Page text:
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Enzyme Expression and Production

Creative Enzymes provides custom services for expression and production of both natural and recombinant enzymes in various systems. As understanding of enzymology and molecular biology progresses, enzymes have been found more and more important in almost all biological pathways. At this point, there are over 200 protein-based pharmaceuticals licensed by FDA. Sales of therapeutic enzymes and industrial enzymes summed to over $6 billion by 2010. Rapid growth in the market demands and product development requires services of large-scale production. Meanwhile, new enzymes are being developed to meet all types of needs in pharmaceutical and catalysis. Advanced expression of enzymes with special properties and functions is desired by all researchers. Creative Enzymes established and developed expression systems for all types of enzymes, covering early stage of cDNA preparation, DNA cloning, enzyme expression, all the way to production scale-up. Our outstanding scientists and strategic partners professionally handle every detail of each step. We are the experts you can trust in the whole process of enzyme expression.

Several steps are necessary to obtain a natural or recombinant enzyme depending on the source of the gene sequence and the specific technical requirement: The initial cDNA synthesis, amplification, and isolation; followed by insertion into a vector; and lastly induction and expression of the target enzyme (Figure 1). The first two steps are also usually considered as cDNA cloning. A desired enzyme could be a natural enzyme existing in high abundance in specific cells at a certain time, which is generally related to high abundance of the corresponding mRNA. Therefore, the mRNA can be identified and isolated to be used as the template for reverse transcription to generate cDNA, which is complementary to the mRNA sequence and does not contain introns or operons. Alternatively, if the coding sequence of the enzyme is known, fully synthesize cDNA sometimes is a fast and more economic approach. After obtaining the target cDNA, amplification of the cDNA copies is carried out. Traditionally, a cDNA copy is inserted into a vector and host cells are used to multiply the vector DNA, also known as recombinant DNA, along with the DNA of the host cells. The subsequent isolation and purification will give the target cDNA in a large quantity. However, multiple steps of cutting and ligation, as well as purification of DNA are involved in this process, resulting in high cost and low efficiency. Thus, the PCR (polymerase chain reaction) technology has revolutionized cDNA cloning since it was invented. The technology makes DNA cloning much faster and easier for both particular DNA clones and construction of a cDNA library. With recent development of the technology, such as qPCR (quantitative PCR) and RT-PCR (reverse transcription PCR), it has become the most commonly used and often indispensable tool in cDNA cloning.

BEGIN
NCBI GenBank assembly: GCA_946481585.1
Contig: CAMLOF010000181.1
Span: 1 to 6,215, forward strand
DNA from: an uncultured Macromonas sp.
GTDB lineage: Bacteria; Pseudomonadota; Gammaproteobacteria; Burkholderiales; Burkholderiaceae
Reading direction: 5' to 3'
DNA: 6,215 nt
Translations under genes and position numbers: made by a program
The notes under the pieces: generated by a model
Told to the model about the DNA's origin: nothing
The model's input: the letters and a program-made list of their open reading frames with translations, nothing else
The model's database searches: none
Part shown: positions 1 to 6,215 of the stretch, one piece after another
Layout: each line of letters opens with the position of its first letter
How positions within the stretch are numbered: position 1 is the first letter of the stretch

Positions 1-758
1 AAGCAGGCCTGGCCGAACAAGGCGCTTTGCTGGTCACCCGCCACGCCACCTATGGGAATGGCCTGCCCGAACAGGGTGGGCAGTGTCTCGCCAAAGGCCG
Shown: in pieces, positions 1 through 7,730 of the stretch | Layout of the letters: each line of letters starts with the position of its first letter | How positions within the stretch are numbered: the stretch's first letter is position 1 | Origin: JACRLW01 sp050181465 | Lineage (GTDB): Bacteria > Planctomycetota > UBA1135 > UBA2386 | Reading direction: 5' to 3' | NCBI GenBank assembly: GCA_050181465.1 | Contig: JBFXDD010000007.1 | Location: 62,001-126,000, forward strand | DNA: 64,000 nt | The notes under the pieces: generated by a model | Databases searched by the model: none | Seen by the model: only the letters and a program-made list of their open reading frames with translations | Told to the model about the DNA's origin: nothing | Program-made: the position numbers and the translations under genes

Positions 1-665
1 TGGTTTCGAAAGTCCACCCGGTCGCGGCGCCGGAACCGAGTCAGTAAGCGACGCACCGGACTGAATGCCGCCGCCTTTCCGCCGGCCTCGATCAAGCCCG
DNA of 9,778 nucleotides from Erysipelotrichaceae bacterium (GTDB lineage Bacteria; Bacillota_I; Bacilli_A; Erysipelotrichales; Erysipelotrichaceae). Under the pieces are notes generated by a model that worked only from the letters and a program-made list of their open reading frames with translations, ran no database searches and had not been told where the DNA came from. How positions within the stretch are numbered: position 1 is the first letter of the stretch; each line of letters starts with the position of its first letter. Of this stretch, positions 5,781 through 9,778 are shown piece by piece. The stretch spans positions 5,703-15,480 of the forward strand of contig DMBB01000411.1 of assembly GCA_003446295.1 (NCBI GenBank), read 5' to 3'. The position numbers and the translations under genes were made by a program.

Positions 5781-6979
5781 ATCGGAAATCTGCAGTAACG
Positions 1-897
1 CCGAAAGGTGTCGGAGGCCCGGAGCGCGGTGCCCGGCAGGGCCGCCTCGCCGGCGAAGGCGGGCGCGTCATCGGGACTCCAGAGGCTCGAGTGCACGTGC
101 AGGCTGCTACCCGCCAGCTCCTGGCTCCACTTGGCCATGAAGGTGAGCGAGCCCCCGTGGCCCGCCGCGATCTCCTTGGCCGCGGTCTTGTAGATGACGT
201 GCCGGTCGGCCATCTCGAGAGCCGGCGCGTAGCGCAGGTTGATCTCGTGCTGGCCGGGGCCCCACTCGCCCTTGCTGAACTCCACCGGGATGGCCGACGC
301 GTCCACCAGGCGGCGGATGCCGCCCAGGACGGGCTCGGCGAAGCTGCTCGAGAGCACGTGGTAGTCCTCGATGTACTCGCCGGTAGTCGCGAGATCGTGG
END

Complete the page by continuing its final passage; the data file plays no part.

Enzyme Expression and Production Figure 1. A scheme of simplified cDNA cloning and expression.